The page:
†††††††† The 1973 film version of A Doll's House, directed by Patrick Garland, seemed to be more expressive with the characters' feeling and emotions. The emotional connection with the character had a stronger impact upon my reactions to the story and characters than did the 1973 film version, directed Joseph Losey. The characters' emotional expressions and reactions made the Garland's film more interesting and compelling than the expressions and reactions of the characters in Losey's version.
†††††††† The scene that had the strongest impact on me omit--the most was the one in which Nora Helmer (Claire Bloom) decided to leave her husband, Torvald Helmer (Anthony Hopkins). When he found out about Nora forging her father's signature and lying about having borrowed the money to save his life, Torvald became very angry and repeatedly called Nora a stupid woman. Then out of rage he hit her, which surprised Nora. Torvald began making unreasonable demands and concocting rigorous rules that he expected his immoral wife to respect and follow. On the contrary, the surly reaction of David Warner's Torvald to his cringing Nora, played by Jane Fonda, and did not do much for me at all.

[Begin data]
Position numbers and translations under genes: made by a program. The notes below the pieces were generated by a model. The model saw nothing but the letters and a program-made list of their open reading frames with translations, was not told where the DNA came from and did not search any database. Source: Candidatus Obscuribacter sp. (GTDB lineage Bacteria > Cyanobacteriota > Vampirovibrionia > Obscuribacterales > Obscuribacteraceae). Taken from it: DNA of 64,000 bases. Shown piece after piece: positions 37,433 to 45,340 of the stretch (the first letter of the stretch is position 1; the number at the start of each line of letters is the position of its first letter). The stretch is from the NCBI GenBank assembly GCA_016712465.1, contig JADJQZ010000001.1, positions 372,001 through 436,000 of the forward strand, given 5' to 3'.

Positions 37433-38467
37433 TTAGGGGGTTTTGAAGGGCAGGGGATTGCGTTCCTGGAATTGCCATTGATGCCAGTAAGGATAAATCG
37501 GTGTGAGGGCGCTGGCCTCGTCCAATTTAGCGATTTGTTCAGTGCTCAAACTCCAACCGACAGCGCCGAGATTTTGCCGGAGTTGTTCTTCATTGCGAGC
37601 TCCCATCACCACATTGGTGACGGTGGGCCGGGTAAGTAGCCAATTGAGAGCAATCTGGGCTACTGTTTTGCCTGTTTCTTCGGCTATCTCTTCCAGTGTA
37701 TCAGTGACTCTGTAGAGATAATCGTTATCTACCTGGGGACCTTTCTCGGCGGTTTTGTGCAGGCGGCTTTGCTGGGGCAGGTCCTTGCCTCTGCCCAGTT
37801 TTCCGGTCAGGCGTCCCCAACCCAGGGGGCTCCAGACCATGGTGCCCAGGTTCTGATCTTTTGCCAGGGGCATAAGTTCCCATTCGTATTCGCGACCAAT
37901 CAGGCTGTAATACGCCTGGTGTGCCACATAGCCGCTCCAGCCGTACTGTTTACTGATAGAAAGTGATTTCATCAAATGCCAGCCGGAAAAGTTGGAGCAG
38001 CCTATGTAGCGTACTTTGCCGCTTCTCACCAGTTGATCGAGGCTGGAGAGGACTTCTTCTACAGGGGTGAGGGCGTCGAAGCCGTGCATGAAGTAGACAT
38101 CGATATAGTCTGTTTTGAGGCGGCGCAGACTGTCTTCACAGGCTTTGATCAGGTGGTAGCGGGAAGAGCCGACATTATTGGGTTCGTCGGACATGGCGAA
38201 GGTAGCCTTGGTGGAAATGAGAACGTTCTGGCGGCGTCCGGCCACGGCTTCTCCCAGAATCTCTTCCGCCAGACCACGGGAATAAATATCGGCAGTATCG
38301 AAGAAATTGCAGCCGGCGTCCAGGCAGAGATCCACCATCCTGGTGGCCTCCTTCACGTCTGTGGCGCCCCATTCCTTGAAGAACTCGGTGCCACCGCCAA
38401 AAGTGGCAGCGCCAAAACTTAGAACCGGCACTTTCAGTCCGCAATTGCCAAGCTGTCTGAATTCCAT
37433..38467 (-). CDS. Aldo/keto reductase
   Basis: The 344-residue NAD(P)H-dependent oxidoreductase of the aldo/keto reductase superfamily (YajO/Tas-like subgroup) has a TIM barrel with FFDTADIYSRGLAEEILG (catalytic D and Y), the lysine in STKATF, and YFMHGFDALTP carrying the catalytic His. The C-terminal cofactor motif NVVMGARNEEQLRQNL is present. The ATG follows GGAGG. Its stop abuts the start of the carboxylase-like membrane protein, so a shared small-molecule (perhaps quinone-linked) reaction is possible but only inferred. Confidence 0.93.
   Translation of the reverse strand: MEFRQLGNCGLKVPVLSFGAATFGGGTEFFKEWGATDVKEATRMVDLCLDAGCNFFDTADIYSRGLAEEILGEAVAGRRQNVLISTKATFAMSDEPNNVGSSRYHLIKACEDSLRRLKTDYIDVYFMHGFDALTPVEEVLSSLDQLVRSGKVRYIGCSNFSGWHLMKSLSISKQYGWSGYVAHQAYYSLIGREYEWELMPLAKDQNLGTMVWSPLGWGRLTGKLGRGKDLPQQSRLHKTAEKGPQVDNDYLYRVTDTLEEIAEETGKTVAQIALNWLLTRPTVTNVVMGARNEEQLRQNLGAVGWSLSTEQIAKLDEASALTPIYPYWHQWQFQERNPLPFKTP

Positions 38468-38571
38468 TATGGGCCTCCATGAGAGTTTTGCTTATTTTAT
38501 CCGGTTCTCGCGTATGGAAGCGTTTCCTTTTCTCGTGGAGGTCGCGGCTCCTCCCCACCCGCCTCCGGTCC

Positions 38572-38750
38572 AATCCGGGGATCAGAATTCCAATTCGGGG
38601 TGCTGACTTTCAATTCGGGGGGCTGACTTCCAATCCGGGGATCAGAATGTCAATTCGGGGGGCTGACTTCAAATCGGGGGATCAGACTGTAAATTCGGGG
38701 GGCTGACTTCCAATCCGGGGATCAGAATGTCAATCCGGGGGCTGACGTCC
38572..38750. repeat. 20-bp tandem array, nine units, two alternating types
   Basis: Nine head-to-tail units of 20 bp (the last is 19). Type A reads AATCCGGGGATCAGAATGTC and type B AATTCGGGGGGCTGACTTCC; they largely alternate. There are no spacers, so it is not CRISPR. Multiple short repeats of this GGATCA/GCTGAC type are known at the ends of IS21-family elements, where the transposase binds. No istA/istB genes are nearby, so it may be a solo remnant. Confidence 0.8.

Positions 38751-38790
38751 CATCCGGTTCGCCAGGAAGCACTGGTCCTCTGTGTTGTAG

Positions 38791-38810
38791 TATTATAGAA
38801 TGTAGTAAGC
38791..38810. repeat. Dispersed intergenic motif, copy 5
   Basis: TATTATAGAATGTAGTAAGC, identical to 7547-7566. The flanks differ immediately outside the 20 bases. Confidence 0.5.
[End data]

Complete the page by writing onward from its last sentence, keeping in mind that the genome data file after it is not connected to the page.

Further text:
†††††††† When Krogstad (Denholm Elliot) sent the second letter that stated he would no longer blackmail them, Torvald became happy and cheerful, expressing happiness towards Nora. As Nora was still shocked by the way Torvald had acted, she just stood there quietly as Torvald fatuously apologized for his temper and his reaction.
†††††††† While Torvald was explaining his reasons for his angry reaction towards her, she was in her room quietly and hastily packing her things. When she confronted Torvald with her bags in hand, he quickly wanted an explanation. More effectively serious than Jane Fonda's Nora, Claire Bloom's Nora told Torvald that she could no longer live with him, for all she was to him was his doll. He promptly defended himself by telling her that he would change and respect her opinions and beliefs from that moment on. The skeptical Nora, however, wanted the opportunity to gain her own opinions that she could not because she was a prisoner to her husband.
†††††††† In conclusion, the expressions and reactions of both characters was the initial reason I was more interested in Garland's movie than Losey's one. The ending in the second film was both more shocking and surprising than it was in the first one. When Hopkins' Torvald hit his wife, I felt an intense reaction to that scene. It was the best ending to a movie that I have seen thus far. In a heartbeat I would recommend this version over the one directed by Joseph Losey.